Whether your journey takes you west to Jackson or northeast to Johnson City, every city and every town, every nightclub and every pickin’ parlor has a music-rich story to share.
Read the full article by ordering or downloading the 2022 Tennessee Vacation Guide. Colin Escott has written music books and the hit Broadway show “Million Dollar Quartet.” He also won a Grammy for Best Historical Album in 2015.
Music Clubs and Venues in Tennessee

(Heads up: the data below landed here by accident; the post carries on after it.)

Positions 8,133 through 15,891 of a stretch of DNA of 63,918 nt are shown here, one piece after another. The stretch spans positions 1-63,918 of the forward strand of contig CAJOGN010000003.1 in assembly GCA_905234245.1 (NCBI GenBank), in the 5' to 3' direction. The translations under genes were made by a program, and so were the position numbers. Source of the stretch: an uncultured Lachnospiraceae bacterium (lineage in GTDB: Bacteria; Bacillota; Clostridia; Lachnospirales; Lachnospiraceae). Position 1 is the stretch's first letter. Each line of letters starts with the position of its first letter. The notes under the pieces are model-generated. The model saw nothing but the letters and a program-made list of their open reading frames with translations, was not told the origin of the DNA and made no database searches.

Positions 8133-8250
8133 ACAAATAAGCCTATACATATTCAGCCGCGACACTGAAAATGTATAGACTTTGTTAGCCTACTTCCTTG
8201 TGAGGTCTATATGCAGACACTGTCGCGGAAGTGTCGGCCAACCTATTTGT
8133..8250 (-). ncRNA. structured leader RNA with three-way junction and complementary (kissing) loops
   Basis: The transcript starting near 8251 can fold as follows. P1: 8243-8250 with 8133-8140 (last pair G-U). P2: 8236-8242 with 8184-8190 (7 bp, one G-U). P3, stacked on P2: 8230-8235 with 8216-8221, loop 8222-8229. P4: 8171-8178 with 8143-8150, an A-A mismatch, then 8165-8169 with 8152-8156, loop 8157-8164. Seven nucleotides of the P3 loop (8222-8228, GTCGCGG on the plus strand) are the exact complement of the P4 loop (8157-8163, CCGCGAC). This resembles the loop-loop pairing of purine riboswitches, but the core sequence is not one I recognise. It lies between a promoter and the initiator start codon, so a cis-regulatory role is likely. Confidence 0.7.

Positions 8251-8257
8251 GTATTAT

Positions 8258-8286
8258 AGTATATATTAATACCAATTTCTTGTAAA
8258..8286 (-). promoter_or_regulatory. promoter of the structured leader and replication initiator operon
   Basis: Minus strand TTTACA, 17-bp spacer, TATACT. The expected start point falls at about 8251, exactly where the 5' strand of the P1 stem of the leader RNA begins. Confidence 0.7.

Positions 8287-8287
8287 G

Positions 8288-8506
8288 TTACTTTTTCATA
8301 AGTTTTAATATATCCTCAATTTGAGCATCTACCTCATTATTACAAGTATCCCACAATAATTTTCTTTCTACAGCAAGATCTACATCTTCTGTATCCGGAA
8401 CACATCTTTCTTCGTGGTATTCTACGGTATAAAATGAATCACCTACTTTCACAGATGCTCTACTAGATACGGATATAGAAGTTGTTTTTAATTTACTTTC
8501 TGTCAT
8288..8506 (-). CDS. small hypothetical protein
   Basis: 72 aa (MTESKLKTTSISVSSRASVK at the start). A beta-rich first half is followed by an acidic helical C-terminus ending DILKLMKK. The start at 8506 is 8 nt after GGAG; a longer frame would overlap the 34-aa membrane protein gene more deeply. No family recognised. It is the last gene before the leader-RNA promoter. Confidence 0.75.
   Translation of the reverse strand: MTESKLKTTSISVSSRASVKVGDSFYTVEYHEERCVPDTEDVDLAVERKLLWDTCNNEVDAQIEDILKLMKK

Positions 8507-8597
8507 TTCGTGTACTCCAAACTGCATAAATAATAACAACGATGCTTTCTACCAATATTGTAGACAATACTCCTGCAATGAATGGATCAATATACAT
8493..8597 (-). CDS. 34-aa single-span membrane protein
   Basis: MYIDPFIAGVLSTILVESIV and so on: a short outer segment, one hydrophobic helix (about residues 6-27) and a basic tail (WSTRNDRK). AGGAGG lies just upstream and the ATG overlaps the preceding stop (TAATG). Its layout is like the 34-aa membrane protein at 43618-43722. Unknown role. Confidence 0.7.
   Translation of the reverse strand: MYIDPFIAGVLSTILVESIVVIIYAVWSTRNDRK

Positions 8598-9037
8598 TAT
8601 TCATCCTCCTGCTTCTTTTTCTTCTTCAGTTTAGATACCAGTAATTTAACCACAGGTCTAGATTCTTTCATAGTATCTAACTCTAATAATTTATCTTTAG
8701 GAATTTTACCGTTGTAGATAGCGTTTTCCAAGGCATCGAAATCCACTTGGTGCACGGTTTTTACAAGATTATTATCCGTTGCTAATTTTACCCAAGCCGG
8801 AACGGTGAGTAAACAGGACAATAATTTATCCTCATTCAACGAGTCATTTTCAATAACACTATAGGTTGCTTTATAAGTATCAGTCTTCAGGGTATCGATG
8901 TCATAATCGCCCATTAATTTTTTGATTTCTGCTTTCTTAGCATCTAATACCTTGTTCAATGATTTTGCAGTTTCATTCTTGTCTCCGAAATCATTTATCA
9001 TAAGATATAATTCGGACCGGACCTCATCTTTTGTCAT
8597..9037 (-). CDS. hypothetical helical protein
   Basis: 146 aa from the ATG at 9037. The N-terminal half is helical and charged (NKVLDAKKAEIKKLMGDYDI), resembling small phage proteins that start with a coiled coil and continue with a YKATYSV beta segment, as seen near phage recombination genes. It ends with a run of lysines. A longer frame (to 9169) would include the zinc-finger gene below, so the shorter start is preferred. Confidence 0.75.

Opera, the Opry, Broadway show tunes and the blues. All the sounds are flowing from clubs and venues around the state. Duck into Bar DKDC in Memphis for some sweet soul sounds. Or check out B-Side Memphis, where the focus is on Memphis musicians. For nearly 50 years, Nashville’s Station Inn has featured a wide array of bluegrass, roots, classic country and Americana music. Known for showcasing buzz bands and national talent, Brooklyn Bowl packs in music lovers in a large venue close to downtown Nashville. In Knoxville, head to The Mill & Mine for shows ranging from award-winning guitarists to alt-rock and roots artists. Crossville’s Grinder House Coffee Shop is an intimate listening room where singer-songwriters take the stage.
Performing Arts Centers in Tennessee